These are the same 12 Manitoba Heritage Houses on the 12 Houses page at the top. I’m making them into a post with a link to their page so as I can allow their many tags to be available online and make them easier to find. Right now WordPress doesn’t provide tags for pages, just posts. This will get around that.

           If you haven’t checked out 12 Manitoba Heritage Houses or even if you have, now is a good time. I’ve added some interesting links that weren’t there previously. This series originally appeared as a 12 Days of Christmas project Linda and I sent out in 2007 which accounts for the format. Each house merits a grand picture and short description.

           Take a drive with me around Manitoba, stopping in some delightful places and catching glimpses of twelve precious and well-maintained houses that passionately preserve our heritage.

12 MANITOBA HERITAGE HOUSES

DAY ONE

Janz House, Third St. & Fifth Ave. W, Souris, MB

              To accommodate the superintendent and his family, the Canadian Pacific Railway built this elegant wood frame more…

DAY TWO

Beechmount, 134 West Gate, Winnipeg, MB

            Built by barrister Lendrum McMeans in 1895, it was bank manager John Benning Monk who named it more…

DAY THREE

Brick Bungalow, 1604 College Ave, Brandon, MB

              This brick bungalow’s distinctive low-slung porch roof offers a deep sheltering space to enter the home. The more…

DAY FOUR

J. D. McLean House, South Chestnut  Street, Shoal Lake, MB

            J.D. McLean, a tinsmith and hardware merchant, built this delightful two-storey Queen Anne style house more…

DAY FIVE

Brick two-storey house, Third & Cliff, Wawanesa, MB

           This eloquent two-storey Queen Anne style house demonstrates the early prosperity of Wawanesa. Executed more…

DAY SIX

Mansard roof house, 415 Kerby St., Miami, MB.

           Well-kept and charming, this fine example of a mansard-roofed house was built around 1900. The house more…

DAY SEVEN

Classic Two-Storey, Garwood Ave, Winnipeg, MB

         Built in 1914 when its west Fort Rouge neighbourhood was being developed, this standard off-centre more…

DAY EIGHT

McBurney House, Third St & Fifth Ave W, Souris, MB.

        This house is a beauty! Built in 1909, architect Charles Hawkins Brindle loaded the house with Classical more…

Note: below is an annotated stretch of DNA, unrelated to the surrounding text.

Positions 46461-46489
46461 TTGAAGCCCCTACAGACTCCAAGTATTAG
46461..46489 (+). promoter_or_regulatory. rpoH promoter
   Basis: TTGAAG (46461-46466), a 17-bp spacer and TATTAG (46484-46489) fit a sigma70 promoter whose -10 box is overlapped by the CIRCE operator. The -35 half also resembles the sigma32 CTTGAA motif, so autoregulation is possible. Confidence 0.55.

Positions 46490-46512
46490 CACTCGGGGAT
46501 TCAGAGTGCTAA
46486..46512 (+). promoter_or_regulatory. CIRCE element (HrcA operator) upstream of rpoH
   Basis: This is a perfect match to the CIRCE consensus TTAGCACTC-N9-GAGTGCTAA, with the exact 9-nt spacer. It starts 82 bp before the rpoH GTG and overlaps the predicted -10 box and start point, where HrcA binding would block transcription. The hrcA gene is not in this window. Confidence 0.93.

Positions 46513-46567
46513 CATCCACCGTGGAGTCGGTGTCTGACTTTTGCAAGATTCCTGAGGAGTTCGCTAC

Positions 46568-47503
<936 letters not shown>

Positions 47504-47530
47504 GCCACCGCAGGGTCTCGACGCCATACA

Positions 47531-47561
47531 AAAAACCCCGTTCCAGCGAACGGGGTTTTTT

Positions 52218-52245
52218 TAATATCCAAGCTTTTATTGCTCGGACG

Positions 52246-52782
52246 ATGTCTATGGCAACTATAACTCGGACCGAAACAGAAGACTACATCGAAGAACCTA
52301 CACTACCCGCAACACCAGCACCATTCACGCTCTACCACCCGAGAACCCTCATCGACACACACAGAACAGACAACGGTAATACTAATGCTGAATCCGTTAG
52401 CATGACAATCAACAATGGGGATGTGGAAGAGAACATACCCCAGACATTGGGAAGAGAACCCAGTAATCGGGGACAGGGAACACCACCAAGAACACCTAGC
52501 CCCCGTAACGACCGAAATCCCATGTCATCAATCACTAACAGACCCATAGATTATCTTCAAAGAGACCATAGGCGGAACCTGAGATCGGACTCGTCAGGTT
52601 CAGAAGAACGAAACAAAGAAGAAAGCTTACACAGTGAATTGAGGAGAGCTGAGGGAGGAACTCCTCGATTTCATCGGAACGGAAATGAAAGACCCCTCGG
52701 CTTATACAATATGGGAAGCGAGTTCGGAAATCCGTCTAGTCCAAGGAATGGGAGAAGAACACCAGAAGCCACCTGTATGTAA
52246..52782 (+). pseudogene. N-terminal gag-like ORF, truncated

DAY NINE

One & a Half Storey, Blight St, Miami, MB.

         Another lovely pridefully maintained home in little Miami. This classic example of a one and half storey more…

DAY TEN

Former Paterson/Matheson House, 1039 Louise Ave. Brandon, MB

           This splendid 1895 house exudes extreme Queen Anne style dripping with Eastlake decoration. The great more…

DAY ELEVEN

Brick Gingerbread House, 510 Fourth at Simcoe, Carberry, MB

              Take a moment to drink in the detail and the overall Seussian effect. The picturesque roofline features more…

DAY TWELVE

Brick Gingerbread House, 228 Fifteenth St, Brandon, MB

           A coin toss decided which gingerbread became Christmas Day house. Appropriately, this unusual place more… 

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Filed under Heritage Buildings

12 MANITOBA CHURCHES

12 MANITOBA CHURCHES

DAY ELEVEN

St. John’s Anglican Church, Wawanesa, MB

          Built 1882, this wood frame church is a fine decorative example of a basic Gothic building with a side entry. Everything points toward heaven. First, notice all the openings have pointed arches; the windows have upward-moving tracery. The steeply pitched roof, accentuated by the low parapet instead of gable ends, is topped with a small cupola that has a four sided roof and louvered arcades. The metal finial at the peak moves your attention closer to heaven. The opposite end of the roof ridge sports a stylized cross.

          The chancel eaves have decorative scroll saw work and the doorway has a peaked arch. The grey shingles meld with the stark white to give the place an ethereal quality, as if you are imagining some of it.

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Filed under Churches